While an extended growing season may benefit some plant species, other may not be as equipped to deal with an early spring and as a result may face other damages, like frost impacts to emerging leaves or higher energy needs. Ideally, a healthy forest would have a growing season that remains relatively consistent. Large fluctuations can lead to unfair advantages to some species and decline in others, resulting in a lower score.

Growing Season Length contributes to 15% of the overall Stressors category score.

Ozone Exposure

High levels of ozone exposure are harmful to forests because it can cause leaf damage, which can reduce the efficiency of processes such as photosynthesis. A healthy forest has low levels of ozone exposure, resulting in a higher score.

Ozone Exposure contributes to 3% of the overall Stressors category score.

Mercury Deposition

Mercury is a toxin that can be found in water, air, and soil. Mercury gets absorbed by plants and then gets passed through various food webs. High concentrations of mercury can lead to a reduction in growth and productivity in plants and mortality in wildlife. A healthy forest has low levels of mercury deposition, which results in a higher score.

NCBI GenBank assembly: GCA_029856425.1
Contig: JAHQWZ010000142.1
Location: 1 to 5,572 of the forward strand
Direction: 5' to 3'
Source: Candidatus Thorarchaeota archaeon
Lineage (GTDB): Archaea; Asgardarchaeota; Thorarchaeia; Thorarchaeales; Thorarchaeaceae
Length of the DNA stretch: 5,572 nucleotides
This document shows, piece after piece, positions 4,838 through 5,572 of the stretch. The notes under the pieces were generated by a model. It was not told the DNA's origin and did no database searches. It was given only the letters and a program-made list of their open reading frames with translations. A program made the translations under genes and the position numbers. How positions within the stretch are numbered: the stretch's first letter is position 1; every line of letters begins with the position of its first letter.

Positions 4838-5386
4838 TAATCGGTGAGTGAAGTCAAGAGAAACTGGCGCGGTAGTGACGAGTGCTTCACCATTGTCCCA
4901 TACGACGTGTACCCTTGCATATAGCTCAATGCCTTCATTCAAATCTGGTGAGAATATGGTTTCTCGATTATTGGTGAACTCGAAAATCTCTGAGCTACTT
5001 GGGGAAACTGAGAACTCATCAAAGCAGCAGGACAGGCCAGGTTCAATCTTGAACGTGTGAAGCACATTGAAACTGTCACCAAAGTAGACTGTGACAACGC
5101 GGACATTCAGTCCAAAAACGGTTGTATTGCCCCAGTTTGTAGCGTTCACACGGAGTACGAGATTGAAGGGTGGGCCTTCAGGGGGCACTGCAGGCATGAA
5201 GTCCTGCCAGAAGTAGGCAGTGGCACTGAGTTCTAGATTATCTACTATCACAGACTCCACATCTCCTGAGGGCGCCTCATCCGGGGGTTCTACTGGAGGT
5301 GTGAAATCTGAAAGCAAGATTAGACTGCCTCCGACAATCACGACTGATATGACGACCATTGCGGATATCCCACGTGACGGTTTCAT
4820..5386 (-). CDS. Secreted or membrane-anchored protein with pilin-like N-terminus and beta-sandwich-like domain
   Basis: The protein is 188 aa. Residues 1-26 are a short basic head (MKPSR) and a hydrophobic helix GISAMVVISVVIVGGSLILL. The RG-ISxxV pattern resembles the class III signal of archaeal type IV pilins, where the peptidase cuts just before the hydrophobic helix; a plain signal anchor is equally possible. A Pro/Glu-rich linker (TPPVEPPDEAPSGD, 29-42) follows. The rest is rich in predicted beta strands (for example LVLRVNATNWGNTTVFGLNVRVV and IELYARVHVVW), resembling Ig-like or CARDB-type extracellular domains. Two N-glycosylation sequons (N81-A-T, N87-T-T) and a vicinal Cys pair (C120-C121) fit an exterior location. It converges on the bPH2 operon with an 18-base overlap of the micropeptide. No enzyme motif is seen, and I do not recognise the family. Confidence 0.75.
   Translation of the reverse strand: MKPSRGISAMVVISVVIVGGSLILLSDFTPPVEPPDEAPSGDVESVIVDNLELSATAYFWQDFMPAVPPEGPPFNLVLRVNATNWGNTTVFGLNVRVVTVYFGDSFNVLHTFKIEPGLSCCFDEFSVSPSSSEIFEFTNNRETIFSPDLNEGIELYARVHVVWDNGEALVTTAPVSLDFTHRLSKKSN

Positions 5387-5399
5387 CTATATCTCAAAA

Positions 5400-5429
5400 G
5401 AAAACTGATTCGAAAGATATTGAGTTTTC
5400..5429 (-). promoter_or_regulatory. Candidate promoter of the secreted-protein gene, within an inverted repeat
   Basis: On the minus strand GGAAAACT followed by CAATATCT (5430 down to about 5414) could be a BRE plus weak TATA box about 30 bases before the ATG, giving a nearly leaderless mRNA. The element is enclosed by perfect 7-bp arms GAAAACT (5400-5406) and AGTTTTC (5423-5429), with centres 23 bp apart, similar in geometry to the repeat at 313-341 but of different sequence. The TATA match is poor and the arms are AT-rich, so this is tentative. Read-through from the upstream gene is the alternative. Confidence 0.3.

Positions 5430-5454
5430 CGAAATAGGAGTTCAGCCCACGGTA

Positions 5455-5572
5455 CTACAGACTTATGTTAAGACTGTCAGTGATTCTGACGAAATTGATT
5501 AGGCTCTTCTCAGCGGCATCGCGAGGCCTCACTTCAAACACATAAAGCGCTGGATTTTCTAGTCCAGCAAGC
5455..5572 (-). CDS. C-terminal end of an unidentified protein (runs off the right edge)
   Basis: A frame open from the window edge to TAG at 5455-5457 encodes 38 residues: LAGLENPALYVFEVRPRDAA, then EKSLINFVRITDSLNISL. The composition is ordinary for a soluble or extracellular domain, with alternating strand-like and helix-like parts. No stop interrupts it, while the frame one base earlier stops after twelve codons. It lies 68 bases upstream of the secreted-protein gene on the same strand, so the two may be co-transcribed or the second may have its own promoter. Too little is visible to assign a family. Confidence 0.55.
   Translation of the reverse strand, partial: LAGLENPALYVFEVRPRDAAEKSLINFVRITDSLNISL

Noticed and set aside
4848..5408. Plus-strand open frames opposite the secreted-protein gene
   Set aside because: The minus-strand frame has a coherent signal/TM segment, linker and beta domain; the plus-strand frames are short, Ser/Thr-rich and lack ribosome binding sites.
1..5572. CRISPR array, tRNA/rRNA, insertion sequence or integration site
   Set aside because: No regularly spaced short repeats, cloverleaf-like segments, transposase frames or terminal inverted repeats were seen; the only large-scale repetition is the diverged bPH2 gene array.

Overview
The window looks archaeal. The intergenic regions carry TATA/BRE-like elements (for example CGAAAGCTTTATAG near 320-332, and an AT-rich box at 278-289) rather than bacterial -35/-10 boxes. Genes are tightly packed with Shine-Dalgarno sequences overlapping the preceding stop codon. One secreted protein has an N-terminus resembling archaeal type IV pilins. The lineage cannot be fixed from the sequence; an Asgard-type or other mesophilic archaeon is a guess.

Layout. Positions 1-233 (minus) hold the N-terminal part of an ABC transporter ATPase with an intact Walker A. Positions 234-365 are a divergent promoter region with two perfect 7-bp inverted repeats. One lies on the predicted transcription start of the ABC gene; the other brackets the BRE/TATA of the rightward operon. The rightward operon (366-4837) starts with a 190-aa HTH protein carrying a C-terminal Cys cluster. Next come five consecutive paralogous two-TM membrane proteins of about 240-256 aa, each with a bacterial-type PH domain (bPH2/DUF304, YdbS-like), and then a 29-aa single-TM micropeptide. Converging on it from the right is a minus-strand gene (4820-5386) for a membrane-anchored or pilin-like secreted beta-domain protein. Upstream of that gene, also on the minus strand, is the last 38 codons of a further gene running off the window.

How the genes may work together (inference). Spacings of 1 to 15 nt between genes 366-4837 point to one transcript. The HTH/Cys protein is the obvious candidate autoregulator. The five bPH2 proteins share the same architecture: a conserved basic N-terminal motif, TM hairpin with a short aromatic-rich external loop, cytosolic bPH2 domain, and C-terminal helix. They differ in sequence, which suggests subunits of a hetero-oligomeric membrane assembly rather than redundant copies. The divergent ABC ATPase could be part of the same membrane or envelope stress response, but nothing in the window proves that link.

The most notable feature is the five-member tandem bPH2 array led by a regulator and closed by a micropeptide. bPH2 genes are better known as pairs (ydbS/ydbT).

Mercury Deposition contributes to 2% of the overall Stressors category score.

Minimum Temperature

With climate change, minimum temperatures are projected to continue to increase. These higher minimum temperatures stress the native forest species while creating more appealing conditions for invasive species. Inconsistencies in the average annual minimum temperature can lead to unnatural fluctuations in the forests structure overtime. A stable forest would have a minimum temperature close to that of the long-term mean. Large fluctuations above or below the mean will result in a lower score.

Minimum Temperature contributes to 10% of the overall Stressors category score.

Maximum Temperature

With climate change, maximum temperatures are projected to continue to increase. Higher maximum temperatures can reduce species diversity and introduce extended periods of drought. A stable forest would be exposed to maximum temperatures close to that of the long-term mean. Large fluctuations above or below the mean will result in a lower score.

Maximum Temperature contributes to 10% of the overall Stressors category score.

Precipitation